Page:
Pollan’s writing style here seems noticeably different than the tone of “Botany of Desire.”  He writes here with a fairly commanding voice, strongly advocating this coevolutionary dependence that humans and corn have developed with each other.  He particularly emphasizes the necessity of both humans facilitating the production of corn, while corn has cleverly changed itself to become the ideal cereal for human utilization.  Though we commonly state that we have harnessed and controlled plants like corn for decades, perhaps we should be acknowledging our supreme overlords; Zea mays.

Say it like it is

Diamond, Jared.  1999.  Guns, Germs and Steel.  Pg 116-130.  Maple-Vail Book Manufacturing, United States of America.


It’s only Wednesday, but I didn’t really get a weekend.  Instead, I stayed at the university microbiology lab for the greater portion of my Saturday and Sunday, only to realize that our project didn’t work out and we had to restart.  On top of that, I have other classes to remain studious to, and I’m currently stressing over an important presentation tomorrow.  When I have to do readings for classes when I am this swamped, the last thing I want to read is authors that beat around the bush and waste text (and my time) with vague descriptions, acting as if their reasoning for their central thesis is some sort of secret, locked away in chains of metaphors, comparisons and other literary devices I’m forgetting the name of or simply completely dismiss while reading.

Thank goodness that Diamond isn’t like that.

Diamond’s articulate and nicely formatted writing pleases me and does not try my patience as some other authors have.  Though many people in our class have criticized his writing for it’s inherent “dryness,” I really couldn’t be more happy with it.  When I’m on a schedule, Diamond’s very up front writing is very refreshing, he introduces a problem, then breaks down his potential solutions or explanations in a discrete manner, then discusses each point and relates them.  Concisely.

I appreciate this immensely.  I get so much more out of a reading when the author doesn’t drone on needlessly about something that could be said in <150 words.  Forget “literary depth” or any sort of a “greater meaning,” I’ve always just thought that authors should just say what they want to, let the readers do the “greater thinking.”

But perhaps that’s just a cynical view of a science student that doesn’t find meaning in that.

The relationship people share with domesticated plants and agriculture is apparently more complex than I gave it credit for, and of course thanks to Diamond’s writing style, this is pretty apparent to me now.  Diamond talks about the discrepancy of domestication rates and how this has changed how we get our food today.  He analyses the ins and outs of “hunter gatherer” lifestyles and the trade-offs associated with them, articulating why this lifestyle was facilitated or weaned out of different human populations at differing times.  Diamond states: “Instead, as we shall see, food production evolved as a by-product of decisions made without awareness of their consequences” (P. 105-106).  Diamond believes that our foraging patterns and necessity for food facilitated the domestication of plants, despite no intention of the process really happening.  It just did.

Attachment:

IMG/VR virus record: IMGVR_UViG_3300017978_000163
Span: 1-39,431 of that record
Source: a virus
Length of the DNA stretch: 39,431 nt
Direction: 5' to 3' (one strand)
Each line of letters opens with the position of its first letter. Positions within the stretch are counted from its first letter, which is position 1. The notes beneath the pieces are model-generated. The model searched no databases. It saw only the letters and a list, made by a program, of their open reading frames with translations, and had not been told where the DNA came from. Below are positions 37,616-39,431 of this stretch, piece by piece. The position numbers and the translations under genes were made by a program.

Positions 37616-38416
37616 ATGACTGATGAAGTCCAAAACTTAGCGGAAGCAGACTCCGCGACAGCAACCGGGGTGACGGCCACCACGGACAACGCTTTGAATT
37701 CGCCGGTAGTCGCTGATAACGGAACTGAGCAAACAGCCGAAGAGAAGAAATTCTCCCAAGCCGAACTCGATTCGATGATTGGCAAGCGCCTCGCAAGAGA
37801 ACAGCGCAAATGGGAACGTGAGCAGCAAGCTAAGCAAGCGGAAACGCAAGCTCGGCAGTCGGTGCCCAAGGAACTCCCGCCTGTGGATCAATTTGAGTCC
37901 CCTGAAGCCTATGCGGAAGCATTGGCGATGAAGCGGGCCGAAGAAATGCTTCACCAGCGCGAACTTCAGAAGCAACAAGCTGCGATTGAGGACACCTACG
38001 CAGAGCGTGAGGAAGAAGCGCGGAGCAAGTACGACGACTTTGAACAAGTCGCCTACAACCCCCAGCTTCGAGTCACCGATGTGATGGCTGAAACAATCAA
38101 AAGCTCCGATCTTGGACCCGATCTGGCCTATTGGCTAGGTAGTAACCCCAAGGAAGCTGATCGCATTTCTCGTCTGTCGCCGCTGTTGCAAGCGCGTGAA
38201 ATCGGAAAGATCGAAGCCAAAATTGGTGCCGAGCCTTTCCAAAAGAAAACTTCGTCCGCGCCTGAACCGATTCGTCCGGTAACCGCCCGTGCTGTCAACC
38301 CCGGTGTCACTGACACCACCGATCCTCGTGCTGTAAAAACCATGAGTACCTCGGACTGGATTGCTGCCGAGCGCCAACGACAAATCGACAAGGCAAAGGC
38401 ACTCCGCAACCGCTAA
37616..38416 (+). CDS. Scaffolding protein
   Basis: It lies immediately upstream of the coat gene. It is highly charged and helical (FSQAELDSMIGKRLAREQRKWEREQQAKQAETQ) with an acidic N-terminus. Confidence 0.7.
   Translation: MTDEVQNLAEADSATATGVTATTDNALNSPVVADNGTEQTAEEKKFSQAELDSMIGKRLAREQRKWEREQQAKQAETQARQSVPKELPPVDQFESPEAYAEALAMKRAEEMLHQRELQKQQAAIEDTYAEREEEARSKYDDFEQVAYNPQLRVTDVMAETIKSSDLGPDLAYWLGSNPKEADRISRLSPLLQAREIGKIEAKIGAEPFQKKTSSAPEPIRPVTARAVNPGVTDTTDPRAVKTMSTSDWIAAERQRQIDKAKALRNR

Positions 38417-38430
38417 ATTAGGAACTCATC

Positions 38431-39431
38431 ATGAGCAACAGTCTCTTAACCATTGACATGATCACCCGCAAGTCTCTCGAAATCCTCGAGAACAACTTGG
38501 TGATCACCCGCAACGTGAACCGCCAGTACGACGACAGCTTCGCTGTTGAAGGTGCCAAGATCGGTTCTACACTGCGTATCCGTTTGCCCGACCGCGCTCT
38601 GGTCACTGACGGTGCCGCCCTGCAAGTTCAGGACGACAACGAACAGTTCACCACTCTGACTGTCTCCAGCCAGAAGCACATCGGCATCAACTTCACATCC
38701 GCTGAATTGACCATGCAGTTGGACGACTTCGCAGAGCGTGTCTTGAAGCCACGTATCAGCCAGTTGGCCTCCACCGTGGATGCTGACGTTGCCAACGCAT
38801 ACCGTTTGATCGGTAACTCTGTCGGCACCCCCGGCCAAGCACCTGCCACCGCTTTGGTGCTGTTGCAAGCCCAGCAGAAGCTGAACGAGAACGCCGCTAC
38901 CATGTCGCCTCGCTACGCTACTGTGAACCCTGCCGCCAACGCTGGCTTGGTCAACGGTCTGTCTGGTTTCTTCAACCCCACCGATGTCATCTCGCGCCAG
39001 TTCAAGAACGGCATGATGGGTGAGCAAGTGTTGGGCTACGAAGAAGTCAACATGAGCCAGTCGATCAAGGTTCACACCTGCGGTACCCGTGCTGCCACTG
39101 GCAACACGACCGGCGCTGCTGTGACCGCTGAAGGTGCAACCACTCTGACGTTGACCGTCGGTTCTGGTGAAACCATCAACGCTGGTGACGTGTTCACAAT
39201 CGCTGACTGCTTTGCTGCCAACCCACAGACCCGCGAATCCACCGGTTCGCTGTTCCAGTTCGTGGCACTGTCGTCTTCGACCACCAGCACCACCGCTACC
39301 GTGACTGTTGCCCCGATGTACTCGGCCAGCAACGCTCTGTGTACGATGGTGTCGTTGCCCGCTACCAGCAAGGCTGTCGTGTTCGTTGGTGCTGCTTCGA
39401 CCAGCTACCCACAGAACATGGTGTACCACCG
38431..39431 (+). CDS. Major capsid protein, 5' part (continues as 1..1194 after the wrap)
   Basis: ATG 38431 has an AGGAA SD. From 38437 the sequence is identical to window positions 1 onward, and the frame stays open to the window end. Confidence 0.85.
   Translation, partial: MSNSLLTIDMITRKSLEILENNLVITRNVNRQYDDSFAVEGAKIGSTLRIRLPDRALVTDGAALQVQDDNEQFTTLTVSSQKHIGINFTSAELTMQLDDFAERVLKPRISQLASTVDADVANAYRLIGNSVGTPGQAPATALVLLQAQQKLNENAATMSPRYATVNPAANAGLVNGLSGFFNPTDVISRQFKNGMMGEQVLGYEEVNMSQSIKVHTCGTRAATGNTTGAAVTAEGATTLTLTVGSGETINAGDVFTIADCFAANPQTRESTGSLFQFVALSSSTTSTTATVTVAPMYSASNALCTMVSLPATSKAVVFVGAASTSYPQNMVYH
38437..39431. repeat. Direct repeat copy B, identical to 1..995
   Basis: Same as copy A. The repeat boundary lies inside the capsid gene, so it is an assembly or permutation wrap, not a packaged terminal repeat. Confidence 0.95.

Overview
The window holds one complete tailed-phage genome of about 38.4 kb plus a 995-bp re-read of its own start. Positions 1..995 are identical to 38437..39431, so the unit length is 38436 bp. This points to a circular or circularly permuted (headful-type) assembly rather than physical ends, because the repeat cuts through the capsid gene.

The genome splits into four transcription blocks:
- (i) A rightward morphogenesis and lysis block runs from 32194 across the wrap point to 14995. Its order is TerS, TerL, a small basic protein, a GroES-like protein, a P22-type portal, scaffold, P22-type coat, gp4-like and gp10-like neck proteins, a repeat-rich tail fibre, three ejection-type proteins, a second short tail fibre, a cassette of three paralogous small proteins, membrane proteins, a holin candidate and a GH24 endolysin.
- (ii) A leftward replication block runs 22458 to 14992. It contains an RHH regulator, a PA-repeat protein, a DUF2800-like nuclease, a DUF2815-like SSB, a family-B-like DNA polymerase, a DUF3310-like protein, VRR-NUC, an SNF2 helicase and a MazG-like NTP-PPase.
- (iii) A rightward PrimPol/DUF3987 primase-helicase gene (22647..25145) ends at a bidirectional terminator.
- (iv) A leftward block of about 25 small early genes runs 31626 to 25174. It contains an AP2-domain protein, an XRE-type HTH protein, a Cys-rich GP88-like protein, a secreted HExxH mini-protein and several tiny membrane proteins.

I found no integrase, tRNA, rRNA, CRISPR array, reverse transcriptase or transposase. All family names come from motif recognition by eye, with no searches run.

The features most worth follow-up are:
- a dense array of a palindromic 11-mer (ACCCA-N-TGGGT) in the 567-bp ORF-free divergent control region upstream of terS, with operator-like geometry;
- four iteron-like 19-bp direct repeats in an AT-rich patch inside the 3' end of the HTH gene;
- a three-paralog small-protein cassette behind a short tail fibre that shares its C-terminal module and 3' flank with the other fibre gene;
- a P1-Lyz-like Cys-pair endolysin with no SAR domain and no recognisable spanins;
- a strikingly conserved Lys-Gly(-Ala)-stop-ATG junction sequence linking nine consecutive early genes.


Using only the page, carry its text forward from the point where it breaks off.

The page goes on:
However, the most interesting part of the reading in my opinion was his discussion on the fertile crescent and how the ecology of the environment had influenced the evolutionary development of their native plants.  Diamond argues that the Fertile Crescent of the Mediterranean properly enabled plant domestication due to the plant’s lifestyle and environments that exist there.  The long, dry, and hot season is promptly followed by a mild, wet winter, which gives the flora an opportunity to carry out a short lived growing season.  He states that this seasonality of the Fertile Crescent favoured annual plants, which utilize the moisture while it is there but expire in the dry season, leaving their heavily invested seeds in place for when they will germinate once more in the wet season.  Annual plants must then be extra reassured that their progeny are strong enough to germinate, as they are literally investing all of their potential genetic fitness in the following generation.  Their seeds are invested, these aren’t orchid seeds (which are microscopic and possess basically no nutritive value), but grains with substantial nutrient content to ensure their success in this tremendously bipolar environment.

Diamond also states that this lifestyle has other benefits: “Annual plants therefore waste little energy on making inedible wood or fibrous stems, like the body of trees and bushes” (p. 136).  Due to annual plants only being around for a portion of the year, their growth must be very efficient, and it must ensure the success of the next generation.  While the conifers around us in British Columbia spend substantial energy depositing wood to survive our winters and developing cones (which often take several years to develop), these annuals cut corners and make just enough vegetative structures to supply the energy to craft their seeds.  While much of the energy of perennials is devoted to longevity and survival of the individual, the annuals of the Fertile Crescent do quite the opposite, making their seeds an ideal choice for human consumption.

It really is remarkable what a writer can explain so effectively when they write so concisely and practically.

A Green Perspective

Pollan, Michael.  2002.  The Botany of Desire.  pg. xiii-xxv.  Random House Trade Paper Backs, United States of America.